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Can America's Middle Class Be Saved? (V) Middle Class Destiny Explored

Aug 25, 2009
"Source, where are you?
Remedy, where are you?
Economics, are you finally going to change?"

-- Rene Char, "Feuillets d'Hypnos"(1)--

Tocqueville feared the emergence of a despotic state in America -- an anti-utopia in which a quiet, titular state oversees a timid, hard-working population whose members are all alike and equal, fat, dumb, and happy.

In his much maligned "malaise" speech, President Carter struck the same cord when he spoke of the worship of self-indulgence and of "paralysis and stagnation and drift" gripping America.

The rising world of falling expectations; of open meetings of closed minds; of more church steeples and stop signs; of legal crimes; indeed, of a tyranny of laws: is it inevitable?

Economics do not exist in a vacuum. They always have a context, both factual and ideological. And it is human values that form the context in which "exchange" value or economics reside.

In what was the biggest selling, university economics textbook of all times, Paul Samuelson defined "economics" as "the study of how men and society CHOOSE, with or without the use of money, to employ SCARCE productive resources to produce various commodities over time and distribute them for consumption, now and in the future, among various people and groups in society."(2)

Note carefully that Samuelson assumes having a choice about employing scarce resources. Obviously,

(i) Samuelson's "scarce resources" were not absolutely scarce. They were scarce only at a certain price offered. If you wanted more of them, all you had to do was pay more for them.

(ii) Those scarce resources were not absolute necessities. Adam Smith and Paul Samuelson were writing in a time when water, air, food, and other absolute necessities were not absolutely scarce on a global scale; consequently, their reasoning made sense.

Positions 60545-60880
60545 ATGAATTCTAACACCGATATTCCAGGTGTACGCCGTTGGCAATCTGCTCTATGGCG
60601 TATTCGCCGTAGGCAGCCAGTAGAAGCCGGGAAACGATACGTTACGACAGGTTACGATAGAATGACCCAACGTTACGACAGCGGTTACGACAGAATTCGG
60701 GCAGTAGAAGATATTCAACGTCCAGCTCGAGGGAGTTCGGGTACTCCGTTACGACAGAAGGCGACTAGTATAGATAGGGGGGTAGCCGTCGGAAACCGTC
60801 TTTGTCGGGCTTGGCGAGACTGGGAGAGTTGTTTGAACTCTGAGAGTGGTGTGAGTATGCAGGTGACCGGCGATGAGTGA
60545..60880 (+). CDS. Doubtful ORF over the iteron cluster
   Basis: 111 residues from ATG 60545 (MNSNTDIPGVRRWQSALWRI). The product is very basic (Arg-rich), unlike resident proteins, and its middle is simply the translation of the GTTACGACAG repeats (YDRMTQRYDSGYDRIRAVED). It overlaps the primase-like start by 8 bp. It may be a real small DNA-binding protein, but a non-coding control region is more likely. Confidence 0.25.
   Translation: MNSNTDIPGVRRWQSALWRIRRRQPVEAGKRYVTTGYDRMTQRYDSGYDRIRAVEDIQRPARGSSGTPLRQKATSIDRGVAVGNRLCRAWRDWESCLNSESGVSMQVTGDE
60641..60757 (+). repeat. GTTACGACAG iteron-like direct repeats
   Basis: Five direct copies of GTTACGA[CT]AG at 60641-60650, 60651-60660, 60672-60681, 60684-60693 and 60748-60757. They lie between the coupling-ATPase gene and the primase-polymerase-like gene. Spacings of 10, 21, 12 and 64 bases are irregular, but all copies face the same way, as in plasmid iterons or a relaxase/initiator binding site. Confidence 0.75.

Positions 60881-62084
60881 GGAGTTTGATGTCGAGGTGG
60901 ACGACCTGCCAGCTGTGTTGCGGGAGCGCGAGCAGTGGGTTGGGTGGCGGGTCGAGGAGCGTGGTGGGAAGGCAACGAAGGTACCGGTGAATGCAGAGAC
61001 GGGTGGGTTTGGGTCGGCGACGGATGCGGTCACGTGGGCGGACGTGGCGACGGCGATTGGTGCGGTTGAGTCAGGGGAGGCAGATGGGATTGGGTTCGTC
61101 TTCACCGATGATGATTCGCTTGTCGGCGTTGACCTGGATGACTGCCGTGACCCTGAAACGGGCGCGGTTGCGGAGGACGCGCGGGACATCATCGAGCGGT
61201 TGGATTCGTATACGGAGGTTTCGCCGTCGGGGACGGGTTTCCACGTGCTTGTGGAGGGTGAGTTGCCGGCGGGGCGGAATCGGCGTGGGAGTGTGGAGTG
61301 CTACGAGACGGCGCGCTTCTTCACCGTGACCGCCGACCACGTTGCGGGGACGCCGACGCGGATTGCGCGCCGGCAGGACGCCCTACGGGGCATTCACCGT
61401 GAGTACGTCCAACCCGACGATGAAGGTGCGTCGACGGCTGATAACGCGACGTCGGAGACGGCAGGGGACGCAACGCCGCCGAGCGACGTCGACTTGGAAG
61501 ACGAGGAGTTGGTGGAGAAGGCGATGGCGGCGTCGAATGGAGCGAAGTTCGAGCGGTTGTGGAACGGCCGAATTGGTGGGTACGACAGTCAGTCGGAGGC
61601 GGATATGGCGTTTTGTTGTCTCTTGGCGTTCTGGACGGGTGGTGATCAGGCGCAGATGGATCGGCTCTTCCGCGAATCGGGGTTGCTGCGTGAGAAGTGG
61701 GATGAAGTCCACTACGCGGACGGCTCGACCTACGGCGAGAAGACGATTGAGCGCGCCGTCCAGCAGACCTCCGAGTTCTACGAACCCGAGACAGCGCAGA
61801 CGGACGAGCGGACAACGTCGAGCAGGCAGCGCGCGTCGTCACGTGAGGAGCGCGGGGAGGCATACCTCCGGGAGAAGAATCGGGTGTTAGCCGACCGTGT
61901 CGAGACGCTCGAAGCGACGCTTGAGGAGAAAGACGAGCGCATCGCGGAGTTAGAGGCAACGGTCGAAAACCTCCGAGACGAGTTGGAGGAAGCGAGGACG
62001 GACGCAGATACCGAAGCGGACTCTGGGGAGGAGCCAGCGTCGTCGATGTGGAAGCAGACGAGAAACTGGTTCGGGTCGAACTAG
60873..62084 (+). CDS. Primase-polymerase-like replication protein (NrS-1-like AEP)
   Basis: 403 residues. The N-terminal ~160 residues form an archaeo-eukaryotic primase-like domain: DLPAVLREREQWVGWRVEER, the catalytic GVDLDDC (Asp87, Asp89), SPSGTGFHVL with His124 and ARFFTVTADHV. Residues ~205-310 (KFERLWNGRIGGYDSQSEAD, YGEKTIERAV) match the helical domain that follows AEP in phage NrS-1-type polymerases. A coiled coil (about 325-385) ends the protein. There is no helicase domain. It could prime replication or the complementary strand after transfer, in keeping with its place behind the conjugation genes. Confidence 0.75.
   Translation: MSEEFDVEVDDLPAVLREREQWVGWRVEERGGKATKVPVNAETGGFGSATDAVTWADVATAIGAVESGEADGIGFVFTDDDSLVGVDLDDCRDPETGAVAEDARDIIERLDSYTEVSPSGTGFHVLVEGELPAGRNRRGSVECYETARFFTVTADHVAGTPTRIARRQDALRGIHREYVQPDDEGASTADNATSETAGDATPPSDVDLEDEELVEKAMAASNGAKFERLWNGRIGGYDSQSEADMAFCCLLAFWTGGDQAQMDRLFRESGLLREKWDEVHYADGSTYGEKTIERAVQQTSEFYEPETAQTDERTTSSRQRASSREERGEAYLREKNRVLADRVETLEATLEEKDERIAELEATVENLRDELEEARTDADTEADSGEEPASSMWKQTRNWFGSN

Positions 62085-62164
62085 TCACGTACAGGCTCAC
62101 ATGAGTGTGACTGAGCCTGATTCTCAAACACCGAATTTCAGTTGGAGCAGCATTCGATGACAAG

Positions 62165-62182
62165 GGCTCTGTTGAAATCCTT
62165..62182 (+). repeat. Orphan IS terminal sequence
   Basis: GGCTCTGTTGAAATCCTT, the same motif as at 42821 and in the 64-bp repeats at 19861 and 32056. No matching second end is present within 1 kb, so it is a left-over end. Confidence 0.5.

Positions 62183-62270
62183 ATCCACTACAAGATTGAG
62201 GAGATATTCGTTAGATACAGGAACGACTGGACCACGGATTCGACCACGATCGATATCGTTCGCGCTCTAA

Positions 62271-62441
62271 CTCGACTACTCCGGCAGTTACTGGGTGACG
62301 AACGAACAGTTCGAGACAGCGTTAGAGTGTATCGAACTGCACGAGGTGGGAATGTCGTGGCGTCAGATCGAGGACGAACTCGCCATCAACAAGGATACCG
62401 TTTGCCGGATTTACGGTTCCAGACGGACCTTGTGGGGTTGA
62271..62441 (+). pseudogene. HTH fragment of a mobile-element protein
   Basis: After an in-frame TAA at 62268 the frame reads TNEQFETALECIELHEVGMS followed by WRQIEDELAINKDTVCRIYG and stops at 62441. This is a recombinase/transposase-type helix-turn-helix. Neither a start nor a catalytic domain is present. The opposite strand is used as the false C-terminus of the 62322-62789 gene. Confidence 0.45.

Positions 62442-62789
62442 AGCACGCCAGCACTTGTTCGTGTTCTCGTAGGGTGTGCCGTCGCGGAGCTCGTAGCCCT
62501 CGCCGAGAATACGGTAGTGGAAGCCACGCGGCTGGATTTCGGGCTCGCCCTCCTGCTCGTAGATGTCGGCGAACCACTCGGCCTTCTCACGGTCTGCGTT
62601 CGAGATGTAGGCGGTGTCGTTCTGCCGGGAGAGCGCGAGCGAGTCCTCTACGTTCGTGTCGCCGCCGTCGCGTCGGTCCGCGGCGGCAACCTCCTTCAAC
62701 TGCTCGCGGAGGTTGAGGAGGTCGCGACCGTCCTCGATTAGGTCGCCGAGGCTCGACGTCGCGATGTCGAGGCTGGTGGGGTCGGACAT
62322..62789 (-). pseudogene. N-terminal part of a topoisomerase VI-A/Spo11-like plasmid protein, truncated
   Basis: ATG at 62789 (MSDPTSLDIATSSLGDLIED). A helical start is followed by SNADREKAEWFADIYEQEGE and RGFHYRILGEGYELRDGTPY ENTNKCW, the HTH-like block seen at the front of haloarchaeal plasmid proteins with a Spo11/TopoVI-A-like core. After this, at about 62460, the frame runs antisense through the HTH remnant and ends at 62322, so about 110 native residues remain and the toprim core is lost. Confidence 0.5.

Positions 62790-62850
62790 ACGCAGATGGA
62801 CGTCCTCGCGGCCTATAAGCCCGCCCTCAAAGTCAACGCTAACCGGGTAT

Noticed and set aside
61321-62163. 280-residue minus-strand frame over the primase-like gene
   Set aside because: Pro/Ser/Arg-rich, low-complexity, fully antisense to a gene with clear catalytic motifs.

That situation is changing, however, and most likely irrevocably. Whenever and wherever absolute necessities such as water are absolutely scarce, there is no choice. If the United Nations is right, 1.8 billion people will experience a water calamity in less than 20 years.

The separation of "use" value and "exchange" value in such cases ends. The former invades, overwhelms the latter. The man with the last cup of water will not sell it at any price.

But what is a "necessity"? One of the weak points in classical economics has always been an operational definition of necessity, because necessity is to a large extent culturally determined. A necessity in America may not be a necessity in Haiti.

As water, food, and other absolute necessities become absolutely scarce, cultural determination will lose its power of definition, and economics will enter a new era unlike any other in human history.

(i) If Samuelson's definition is retained, economics in the future will be "post-economics" relative to the economics taught today.

(ii) If his definition is rejected because "scarcity" becomes absolute scarcity, economics will be forced to become really, actually, truly, finally . . . economical.

John Adams' recommendation to Thomas Jefferson, "as We are poor We ought to be Oeconomists,"(3) will assume its full value. And Rene Char's plea quoted at the head of this article will be answered in the affirmative: economics will finally change, for better if consciously constituted and managed, for worse if unconsciously controlled and endured.

Could the emerging scarcity of absolute necessities constellate values so as to form a foundation for (i) a new economic sector?

Even more spectacular, could those scarcities constellate values so as to create (ii) a new source for the creation of wealth? Smith identified land, labor, and capital as "the three original sources of all revenue as well as of all exchangeable value. All other revenue is ultimately derived from some one or other of these."(4)

The creation of either a new sector or a fourth source would have a momentous impact on the middle class.